After watching months of declining numbers, some public health officials now worry that Covid-19 may be on the rise. According to data released by the CDC on Thursday, there were 7,109 new Covid-19 hospital admissions during the week ending July 15. That’s a 10.3% increase over the previous week and the highest number of new admissions since the week ending on June 3. Positive test data also are trending up. For the week ending on June 10, 4.1% of SARS-CoV-2 tests conducted at sentinel laboratories were positive. That rate jumped to 7.6% for the week ending on July 22.

Although the numbers vary by location, the uptick seems be occurring in most regions of the country. In North Carolina, for example, the number of people hospitalized with Covid-19 has increased weekly over the past month, from a low of 165 people during the end of June to 210 people during the end of July. A similar trend can be seen in New York. During the third week of June, the state recorded 81 new Covid-19 hospital admissions. During the week ending on July 26, that number had risen to 118.

Is this the beginning of a summer surge?

Before getting too concerned, it’s important to put these numbers in context. At first glance, a 10% increase sounds alarming. But the actual numbers are low. The 7,109 new hospitalizations last week? A year ago, there were over 40,000 new Covid-19 hospitalizations per week. In fact, the number of Covid-19 hospitalizations in the United States is at its lowest level since the very early days of the pandemic. The positive test rate needs to be contextualized, too. Yes, the positivity rate has increased from 4.1% to 7.6% over the past six weeks. But a year ago, over 14% of tests were positive. And many more tests were being administered.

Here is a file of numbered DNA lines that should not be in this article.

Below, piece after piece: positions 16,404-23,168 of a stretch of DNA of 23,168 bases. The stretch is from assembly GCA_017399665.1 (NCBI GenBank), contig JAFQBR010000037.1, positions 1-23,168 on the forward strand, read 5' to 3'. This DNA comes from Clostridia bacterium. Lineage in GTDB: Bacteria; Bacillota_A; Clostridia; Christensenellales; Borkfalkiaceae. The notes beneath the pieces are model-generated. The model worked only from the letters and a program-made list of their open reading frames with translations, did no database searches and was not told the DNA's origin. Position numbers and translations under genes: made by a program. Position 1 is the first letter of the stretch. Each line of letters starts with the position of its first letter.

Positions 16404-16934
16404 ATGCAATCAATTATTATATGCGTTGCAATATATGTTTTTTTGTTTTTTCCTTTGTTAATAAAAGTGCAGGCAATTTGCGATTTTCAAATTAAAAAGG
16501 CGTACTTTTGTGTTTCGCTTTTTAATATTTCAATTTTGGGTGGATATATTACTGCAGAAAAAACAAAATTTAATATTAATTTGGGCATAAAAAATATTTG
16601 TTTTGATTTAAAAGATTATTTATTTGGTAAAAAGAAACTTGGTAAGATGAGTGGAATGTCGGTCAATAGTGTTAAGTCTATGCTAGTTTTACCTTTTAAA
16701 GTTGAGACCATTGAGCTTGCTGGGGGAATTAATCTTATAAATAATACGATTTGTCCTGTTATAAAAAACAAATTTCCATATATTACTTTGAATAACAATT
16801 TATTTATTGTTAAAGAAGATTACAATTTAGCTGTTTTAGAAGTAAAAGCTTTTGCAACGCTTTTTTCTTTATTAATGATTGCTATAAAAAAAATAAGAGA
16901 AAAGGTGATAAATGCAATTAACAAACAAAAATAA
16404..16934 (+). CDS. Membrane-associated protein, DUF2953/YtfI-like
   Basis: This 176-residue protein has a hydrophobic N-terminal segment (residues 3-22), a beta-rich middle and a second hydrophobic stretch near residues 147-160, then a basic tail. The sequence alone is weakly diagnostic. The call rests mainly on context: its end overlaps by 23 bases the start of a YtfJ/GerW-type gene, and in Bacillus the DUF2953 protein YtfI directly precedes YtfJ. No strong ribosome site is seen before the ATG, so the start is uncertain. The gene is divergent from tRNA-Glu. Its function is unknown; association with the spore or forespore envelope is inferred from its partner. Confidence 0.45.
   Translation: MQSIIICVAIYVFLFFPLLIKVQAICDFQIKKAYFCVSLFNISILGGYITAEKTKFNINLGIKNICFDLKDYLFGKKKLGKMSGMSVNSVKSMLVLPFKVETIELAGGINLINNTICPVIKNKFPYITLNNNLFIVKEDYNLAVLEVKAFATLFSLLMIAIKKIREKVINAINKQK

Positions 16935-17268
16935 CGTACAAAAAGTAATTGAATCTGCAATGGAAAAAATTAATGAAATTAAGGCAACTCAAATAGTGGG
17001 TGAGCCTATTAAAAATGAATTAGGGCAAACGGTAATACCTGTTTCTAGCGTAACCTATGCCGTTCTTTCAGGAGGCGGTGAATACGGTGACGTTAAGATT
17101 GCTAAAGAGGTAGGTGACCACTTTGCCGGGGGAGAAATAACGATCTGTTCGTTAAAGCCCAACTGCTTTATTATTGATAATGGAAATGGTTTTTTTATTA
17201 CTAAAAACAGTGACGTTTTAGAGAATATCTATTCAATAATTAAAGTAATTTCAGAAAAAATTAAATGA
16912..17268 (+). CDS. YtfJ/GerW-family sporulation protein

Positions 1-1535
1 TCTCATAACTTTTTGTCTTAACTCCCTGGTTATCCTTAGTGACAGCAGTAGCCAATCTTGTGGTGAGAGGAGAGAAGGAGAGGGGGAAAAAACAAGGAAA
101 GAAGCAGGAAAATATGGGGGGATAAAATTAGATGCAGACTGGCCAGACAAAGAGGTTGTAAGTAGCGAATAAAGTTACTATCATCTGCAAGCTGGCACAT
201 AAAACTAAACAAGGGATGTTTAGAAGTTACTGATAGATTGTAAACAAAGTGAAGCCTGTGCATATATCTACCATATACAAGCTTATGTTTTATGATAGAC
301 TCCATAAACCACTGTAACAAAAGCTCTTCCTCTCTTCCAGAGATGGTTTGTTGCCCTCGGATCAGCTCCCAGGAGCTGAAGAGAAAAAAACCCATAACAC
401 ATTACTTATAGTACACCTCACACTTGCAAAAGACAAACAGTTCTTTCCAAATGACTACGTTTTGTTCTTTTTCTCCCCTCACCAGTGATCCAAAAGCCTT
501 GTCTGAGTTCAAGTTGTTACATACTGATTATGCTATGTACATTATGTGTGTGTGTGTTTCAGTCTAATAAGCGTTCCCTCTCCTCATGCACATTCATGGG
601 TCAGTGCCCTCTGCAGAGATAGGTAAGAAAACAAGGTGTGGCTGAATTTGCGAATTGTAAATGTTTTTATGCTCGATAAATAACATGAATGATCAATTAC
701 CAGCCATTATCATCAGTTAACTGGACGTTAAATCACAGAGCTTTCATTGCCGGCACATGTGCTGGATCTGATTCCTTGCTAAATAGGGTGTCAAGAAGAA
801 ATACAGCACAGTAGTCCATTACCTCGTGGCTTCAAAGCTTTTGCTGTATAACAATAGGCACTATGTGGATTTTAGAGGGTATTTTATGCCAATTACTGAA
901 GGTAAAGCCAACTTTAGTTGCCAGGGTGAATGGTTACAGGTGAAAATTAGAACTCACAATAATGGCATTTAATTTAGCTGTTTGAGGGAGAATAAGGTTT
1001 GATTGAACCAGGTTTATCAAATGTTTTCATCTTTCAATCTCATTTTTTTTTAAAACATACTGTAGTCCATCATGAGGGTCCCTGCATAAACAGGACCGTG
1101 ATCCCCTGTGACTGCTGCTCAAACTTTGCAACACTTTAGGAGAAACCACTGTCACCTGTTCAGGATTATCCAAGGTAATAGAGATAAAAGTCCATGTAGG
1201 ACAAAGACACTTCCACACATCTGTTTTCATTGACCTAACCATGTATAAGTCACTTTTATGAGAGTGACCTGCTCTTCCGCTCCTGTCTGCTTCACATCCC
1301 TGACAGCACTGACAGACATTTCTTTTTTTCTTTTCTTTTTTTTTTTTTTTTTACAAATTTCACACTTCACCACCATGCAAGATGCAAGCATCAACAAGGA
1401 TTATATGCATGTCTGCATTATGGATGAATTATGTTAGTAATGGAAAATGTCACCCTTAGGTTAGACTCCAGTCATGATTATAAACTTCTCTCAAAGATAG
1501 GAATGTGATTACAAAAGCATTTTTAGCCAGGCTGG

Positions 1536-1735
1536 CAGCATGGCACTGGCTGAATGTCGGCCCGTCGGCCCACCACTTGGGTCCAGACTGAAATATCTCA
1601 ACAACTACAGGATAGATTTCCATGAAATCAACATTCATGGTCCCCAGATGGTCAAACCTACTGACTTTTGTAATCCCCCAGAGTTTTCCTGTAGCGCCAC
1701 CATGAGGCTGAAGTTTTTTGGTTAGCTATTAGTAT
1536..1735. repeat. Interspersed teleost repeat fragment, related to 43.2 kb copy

One number that hasn’t increased? Covid-19 deaths. According to the CDC data, there were 166 deaths due to Covid-19 in the United States during the third week in July. That number has been decreasing steadily since the beginning of the year. Deaths tend to lag behind hospitalizations, so that number may go up in the coming weeks. But, like hospitalizations, deaths due to Covid-19 are at their lowest levels since March 2020.

The recent increases reported by the CDC are a good reminder that Covid-19 hasn’t gone away. In all likelihood, it won’t go away. Community transmission of SARS-CoV-2 continues. And for vulnerable populations, like the elderly, it remains a very serious threat. For the general population, however, the risk of severe complications due to Covid-19 has dropped dramatically. Because most people now have some form of immunity, either from vaccinations, natural infections, or a combination of both, the severity of the disease has decreased significantly.

So, what does the future hold? The recent upticks reported by the CDC could be transient blips. Or, we could experience a new surge later this summer or this fall. A new variant could emerge that is more pathogenic and can evade existing immunity. Or the current trend of fewer deaths could continue. Surveillance is necessary. Genomic analysis to detect new variants is necessary. The development of new, even more effective vaccines is necessary. And all of us need to remember that the virus hasn’t disappeared.

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